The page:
Background and purpose-Medical treatment of rheumatoid arthritis (RA) has changed dramatically over the last 15 years, including immune modulation. We investigated the risk of revision for infection after primary total hip replacement (THR) in patients with rheumatoid arthritis over a 16-year period, and compared it with that in THR patients with osteoarthritis (OA).Patients and methods-We identified 13,384 THRs in RA patients and 377,287 THRs in OA patients from 1995 through 2010 in a dataset from the Nordic Arthroplasty Register Association (NARA). Kaplan-Meier survival curves, with revision for infection as the endpoint, were constructed. Cox regression analyses were performed to calculate the relative risk (RR) of revision for infection adjusted for age, sex, fixation technique, and year of primary surgery.Results-RA patients had a 1.3 times (95% CI 1.0-1.6) higher risk of revision for infection. After 2001, this risk increased more for RA patients than for OA patients. During the first 3 months and from 8 years postoperatively, the risk of revision for infection was higher in RA patients with THRs fixated with antibiotic-loaded cement than in corresponding OA patients.Interpretation-We found a slightly higher overall risk of revision for infection in RA patients than in OA patients, but this difference was only present after 2001. In THRs with antibiotic-loaded cement, the risk of very early and late infections leading to revision was higher in RA patients than in OA patients.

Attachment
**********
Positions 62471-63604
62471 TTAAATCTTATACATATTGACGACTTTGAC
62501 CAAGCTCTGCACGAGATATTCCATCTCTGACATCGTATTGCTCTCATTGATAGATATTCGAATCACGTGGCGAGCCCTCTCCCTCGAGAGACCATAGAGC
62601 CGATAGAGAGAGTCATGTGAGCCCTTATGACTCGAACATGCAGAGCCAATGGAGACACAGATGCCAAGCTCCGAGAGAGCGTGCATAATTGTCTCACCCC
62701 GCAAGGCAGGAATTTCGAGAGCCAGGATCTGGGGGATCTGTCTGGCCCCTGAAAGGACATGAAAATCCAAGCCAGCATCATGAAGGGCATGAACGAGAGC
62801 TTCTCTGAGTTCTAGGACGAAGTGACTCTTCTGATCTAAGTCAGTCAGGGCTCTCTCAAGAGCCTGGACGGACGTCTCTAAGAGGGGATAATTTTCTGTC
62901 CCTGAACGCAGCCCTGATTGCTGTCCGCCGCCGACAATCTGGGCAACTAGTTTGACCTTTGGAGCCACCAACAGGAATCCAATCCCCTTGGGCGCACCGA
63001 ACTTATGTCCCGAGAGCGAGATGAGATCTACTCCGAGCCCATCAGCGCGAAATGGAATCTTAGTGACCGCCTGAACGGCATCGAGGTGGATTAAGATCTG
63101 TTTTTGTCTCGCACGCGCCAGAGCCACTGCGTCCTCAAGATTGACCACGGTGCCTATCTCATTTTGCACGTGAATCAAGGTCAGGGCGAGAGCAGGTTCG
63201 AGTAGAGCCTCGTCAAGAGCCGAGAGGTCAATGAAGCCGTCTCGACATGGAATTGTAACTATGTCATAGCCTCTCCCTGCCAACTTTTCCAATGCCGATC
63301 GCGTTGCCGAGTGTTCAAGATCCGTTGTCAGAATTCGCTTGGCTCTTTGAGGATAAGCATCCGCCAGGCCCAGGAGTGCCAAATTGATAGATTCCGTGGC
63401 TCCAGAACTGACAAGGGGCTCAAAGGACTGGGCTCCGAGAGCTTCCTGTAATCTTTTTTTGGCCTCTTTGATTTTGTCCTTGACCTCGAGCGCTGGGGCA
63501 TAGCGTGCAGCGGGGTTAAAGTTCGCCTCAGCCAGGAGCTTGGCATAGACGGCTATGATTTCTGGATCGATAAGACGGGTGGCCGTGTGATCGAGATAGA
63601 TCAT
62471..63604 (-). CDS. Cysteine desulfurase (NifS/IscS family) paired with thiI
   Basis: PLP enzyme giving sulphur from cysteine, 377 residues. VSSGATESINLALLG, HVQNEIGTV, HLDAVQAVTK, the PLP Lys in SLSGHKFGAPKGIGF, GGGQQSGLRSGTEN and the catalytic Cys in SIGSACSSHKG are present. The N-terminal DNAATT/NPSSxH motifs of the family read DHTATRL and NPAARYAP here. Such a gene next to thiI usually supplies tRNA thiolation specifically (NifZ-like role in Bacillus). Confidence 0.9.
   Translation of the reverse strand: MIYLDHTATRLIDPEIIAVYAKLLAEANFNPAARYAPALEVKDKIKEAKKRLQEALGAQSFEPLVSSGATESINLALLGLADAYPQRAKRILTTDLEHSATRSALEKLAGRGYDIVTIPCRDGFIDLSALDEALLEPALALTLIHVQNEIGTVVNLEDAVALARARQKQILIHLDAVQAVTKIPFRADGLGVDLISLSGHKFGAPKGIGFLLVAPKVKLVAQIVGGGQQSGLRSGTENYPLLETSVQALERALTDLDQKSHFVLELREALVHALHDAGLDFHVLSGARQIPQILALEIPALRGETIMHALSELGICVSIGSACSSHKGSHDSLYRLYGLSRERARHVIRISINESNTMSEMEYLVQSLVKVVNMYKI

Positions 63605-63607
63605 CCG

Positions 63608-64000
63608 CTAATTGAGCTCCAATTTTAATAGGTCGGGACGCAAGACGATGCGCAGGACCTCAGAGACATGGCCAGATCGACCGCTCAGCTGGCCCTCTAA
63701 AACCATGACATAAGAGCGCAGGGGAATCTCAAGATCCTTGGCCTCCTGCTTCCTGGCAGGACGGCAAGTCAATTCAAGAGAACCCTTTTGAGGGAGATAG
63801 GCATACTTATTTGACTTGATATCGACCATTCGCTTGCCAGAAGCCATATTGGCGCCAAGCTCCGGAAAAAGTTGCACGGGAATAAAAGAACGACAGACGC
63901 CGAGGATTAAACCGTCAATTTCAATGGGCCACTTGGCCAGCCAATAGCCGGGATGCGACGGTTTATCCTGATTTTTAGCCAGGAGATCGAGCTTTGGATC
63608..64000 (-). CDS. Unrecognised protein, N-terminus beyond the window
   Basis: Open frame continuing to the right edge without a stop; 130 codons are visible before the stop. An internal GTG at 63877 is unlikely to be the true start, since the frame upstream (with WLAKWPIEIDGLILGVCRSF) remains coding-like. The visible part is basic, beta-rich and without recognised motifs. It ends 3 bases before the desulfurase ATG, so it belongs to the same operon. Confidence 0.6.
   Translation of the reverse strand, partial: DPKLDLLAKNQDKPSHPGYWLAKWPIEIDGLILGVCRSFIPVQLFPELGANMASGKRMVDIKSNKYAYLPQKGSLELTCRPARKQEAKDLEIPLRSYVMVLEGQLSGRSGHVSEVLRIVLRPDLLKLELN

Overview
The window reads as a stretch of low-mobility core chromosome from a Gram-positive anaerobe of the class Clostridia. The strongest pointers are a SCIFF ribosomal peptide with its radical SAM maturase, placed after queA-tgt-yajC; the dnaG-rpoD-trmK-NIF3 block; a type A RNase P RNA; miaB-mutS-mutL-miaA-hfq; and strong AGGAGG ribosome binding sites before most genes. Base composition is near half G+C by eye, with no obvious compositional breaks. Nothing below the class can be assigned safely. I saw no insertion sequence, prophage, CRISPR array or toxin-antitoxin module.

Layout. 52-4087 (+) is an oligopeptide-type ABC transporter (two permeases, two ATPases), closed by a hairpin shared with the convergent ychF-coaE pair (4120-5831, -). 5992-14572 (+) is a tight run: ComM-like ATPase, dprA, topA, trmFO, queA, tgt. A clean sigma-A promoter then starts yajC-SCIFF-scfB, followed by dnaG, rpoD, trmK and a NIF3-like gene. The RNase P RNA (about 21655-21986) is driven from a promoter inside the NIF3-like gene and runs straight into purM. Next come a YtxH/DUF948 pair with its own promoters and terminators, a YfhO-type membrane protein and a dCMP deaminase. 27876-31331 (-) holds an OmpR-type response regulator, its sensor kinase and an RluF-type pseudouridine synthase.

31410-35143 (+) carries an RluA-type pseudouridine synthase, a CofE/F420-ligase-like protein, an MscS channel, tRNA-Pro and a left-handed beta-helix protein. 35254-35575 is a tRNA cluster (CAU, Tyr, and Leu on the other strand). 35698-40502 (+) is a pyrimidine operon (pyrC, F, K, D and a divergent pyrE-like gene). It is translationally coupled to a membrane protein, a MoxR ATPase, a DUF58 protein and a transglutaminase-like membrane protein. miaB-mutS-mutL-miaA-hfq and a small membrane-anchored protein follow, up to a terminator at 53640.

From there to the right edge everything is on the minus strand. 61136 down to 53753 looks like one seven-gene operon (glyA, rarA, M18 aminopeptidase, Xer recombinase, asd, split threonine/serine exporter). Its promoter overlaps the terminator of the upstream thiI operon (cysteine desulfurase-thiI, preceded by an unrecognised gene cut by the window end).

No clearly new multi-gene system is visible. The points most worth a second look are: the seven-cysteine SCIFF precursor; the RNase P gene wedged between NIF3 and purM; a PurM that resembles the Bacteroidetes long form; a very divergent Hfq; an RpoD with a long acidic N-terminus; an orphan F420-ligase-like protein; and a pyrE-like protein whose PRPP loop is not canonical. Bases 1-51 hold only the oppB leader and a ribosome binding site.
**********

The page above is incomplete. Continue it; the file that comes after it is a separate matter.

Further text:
adult aged article bone necrosis/su [Surgery] *cementless prosthesis ceramics death female femur head follow up hip disease/su [Surgery] hip osteoarthritis/su [Surgery] human major clinical study male prosthesis failure/co [Complication] prosthesis loosening/co [Complication] *total hip prosthesis metal polyethylene; Aged; Arthritis, Rheumatoid; Arthroplasty, Replacement, Hip; Cohort Studies; Female; Hip Prosthesis; Humans; Incidence; Kaplan-Meier Estimate; Male; Middle Aged; Osteoarthritis, Hip; Prosthesis-Related Infections; Registries; Reoperation; Retrospective Studies; Risk Factors; Scandinavian and Nordic Countries; Time Factors